Sharemilking and Dairy Farming


Sharemilking has been a cornerstone of the New Zealand dairy industry for over a century. It is when two parties come together to run a dairy operation: the person who owns the land and the sharemilker, the person who runs the farm and milks the cows. In its heyday it was the pathway for young dairy farmers to build experience and wealth, with the aim of buying out the landowner over time, or building equity in order to buy their own farm. On the other side of the coin, renting out pastures and dairy sheds to sharemilkers was a way of earning income for former dairy farmers.


HOSM or 50:50

Herd owning sharemilking (HOSM) is when the sharemilker owns their own cows, but does not own the land, and takes them from farm to farm. Once upon a time, this was the quickest way to farm ownership but it is becoming less and less common with positions decreasing by 50 per year over the last 5 years.


Variable order sharemilking (VOSM) is highly susceptible to fluctuations in milk price as it is difficult to agree on a fair percentage that works for both the sharemilker and farm owner. Because of this, many farms have chosen contract milking agreements over VOSM. The choice between the two comes down to how much risk you are willing to take on. VOSM arrangements allow sharemilkers to share profits with the farm owner in the hope milk prices rise.

Contract Milking

Contract milking is technically not sharemilking as there is no sharing of the profits; it is an agreement where the milker agrees to milk the cows for a certain $ rate per kilogram of milksolids. However, it is becoming more and more common and the agreement of choice in dairying because it offers a more stable arrangement for both milker and farm owner. The risk here is that if milk price rises during the season you are stuck earning at that lower agreed rate.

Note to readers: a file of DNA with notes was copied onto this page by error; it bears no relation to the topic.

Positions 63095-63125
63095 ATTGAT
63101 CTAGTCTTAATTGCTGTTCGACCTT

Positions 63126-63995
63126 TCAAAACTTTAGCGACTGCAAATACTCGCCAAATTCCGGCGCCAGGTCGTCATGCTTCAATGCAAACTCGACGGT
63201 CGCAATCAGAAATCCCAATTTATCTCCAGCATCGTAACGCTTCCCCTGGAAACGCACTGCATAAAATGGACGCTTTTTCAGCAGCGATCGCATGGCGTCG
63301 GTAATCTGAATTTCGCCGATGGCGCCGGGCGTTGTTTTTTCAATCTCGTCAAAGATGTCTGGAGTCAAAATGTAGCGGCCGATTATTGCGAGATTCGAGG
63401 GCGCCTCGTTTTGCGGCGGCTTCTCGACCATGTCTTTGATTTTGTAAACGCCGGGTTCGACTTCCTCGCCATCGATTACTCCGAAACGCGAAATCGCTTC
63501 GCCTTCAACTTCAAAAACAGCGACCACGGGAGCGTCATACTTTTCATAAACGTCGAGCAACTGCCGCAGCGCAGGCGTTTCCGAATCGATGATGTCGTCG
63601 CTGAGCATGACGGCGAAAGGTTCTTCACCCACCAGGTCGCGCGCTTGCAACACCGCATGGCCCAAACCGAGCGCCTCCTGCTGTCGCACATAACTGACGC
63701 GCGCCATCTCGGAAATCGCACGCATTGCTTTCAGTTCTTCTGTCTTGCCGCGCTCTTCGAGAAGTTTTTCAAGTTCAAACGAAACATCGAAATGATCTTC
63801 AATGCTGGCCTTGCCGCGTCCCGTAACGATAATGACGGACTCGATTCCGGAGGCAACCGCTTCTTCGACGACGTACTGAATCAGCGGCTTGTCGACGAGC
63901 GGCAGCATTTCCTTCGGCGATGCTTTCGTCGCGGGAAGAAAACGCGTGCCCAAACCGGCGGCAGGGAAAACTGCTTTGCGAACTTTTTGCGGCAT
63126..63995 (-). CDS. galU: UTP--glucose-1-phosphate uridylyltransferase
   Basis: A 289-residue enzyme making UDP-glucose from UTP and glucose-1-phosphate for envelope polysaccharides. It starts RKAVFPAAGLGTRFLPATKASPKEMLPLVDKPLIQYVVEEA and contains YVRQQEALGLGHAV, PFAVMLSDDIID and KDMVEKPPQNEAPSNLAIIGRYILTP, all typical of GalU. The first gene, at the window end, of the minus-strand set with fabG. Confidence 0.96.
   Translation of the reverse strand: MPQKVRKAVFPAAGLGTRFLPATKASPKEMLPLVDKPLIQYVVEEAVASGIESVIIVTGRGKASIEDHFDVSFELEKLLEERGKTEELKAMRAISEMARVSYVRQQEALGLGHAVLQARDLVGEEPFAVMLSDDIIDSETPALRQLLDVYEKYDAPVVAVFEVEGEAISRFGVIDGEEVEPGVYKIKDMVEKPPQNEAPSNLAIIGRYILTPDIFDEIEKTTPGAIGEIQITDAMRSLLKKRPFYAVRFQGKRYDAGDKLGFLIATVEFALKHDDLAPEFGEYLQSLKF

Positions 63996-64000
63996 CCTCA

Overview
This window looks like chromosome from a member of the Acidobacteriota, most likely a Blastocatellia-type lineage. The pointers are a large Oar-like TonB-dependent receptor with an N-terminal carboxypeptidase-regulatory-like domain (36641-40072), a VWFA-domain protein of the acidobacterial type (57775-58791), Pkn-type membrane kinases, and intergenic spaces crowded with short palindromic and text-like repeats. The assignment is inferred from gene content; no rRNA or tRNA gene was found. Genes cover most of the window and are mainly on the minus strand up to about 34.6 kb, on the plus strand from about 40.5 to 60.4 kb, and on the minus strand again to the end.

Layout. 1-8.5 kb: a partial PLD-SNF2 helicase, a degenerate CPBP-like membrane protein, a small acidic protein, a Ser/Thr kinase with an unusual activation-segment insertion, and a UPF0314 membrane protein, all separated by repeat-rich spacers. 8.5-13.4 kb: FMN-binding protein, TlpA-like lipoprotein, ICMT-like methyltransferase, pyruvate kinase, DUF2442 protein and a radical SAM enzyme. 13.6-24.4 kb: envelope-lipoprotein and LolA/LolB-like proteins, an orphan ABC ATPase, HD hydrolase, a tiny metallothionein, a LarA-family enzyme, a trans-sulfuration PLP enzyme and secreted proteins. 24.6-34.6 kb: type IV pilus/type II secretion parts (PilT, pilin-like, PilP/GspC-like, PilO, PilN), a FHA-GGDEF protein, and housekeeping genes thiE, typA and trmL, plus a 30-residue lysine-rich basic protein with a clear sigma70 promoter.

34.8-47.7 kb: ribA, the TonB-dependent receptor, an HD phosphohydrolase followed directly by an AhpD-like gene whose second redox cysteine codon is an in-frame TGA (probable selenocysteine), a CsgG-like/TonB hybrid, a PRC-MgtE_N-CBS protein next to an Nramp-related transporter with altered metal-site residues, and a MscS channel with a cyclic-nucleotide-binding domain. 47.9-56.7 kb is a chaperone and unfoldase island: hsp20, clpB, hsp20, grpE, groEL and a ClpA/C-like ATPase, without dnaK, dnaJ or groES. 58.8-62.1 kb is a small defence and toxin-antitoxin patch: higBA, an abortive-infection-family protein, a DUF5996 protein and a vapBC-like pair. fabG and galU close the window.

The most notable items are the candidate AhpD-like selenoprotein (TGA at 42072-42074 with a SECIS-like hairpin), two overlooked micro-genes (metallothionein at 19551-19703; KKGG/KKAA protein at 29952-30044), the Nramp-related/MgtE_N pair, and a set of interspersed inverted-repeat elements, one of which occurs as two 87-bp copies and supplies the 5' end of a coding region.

Increased financial risk and pressure on dairy farms brought on by unstable and falling global milk prices, has led some to question the viability of sharemilking in the years to come. On Gypsy Day in 2016 (the time for moving farms, normally 1st June) many sharemilkers, contract milkers and managers did not change jobs, opting instead to stay where they are; with farm sales down and no new conversions there were very few jobs available.

However, sharemilking is still a viable pathway to progression according to a report funded by DairyNZ and Federated Farmers.

A well-structured arrangement can provide good opportunities for wealth creation. Farm ownership may not be the ultimate goal and sharemilkers are still managing to find ways of gaining wealth through running multiple operations or growing investment in the dairy industry. View the report here.


If you are a farm owner looking to take on a sharemilker, here are some tips to making the agreement work:

  • According to AgriSpecialists NZ Ltd, sharemilking partnerships are most commonly ended due to attitude. Sharemilking is a shared business venture so when looking for a sharemilker, you are essentially looking for a like-minded business partner with similar goals and values that align with your own business and lifestyle principles.
  • If recruiting for a large herd (500+), a potential sharemilker’s ability to hire, train and manage staff should be a deal breaker. Ask questions relating to their experience in this area when interviewing and checking references.
  • Be clear and up front from the beginning about your objectives and expectations; what is important to you? E.g. farm safety, animal welfare, record keeping, weed control, pasture management, house maintenance, machinery care, etc. Including these expectations in the written agreement is a good idea. 
  • Agree on what level of input each party will have into farm strategy, management and day-to-day activities.
  • Agree on formal reporting and communication times and methods. Informal chats are all well and good until things go off track; that’s when mix-ups and misunderstandings lead to much deeper issues and it’s difficult and awkward to restart the conversation. To help in this area, many find benefit with the inclusion of a neutral third party e.g. farm advisor, consultant or mentor, in all formal meetings and farm strategy discussions as it can add real value and transparency to the farm owner/sharemilker relationship and they can be valuable sounding boards for new ideas.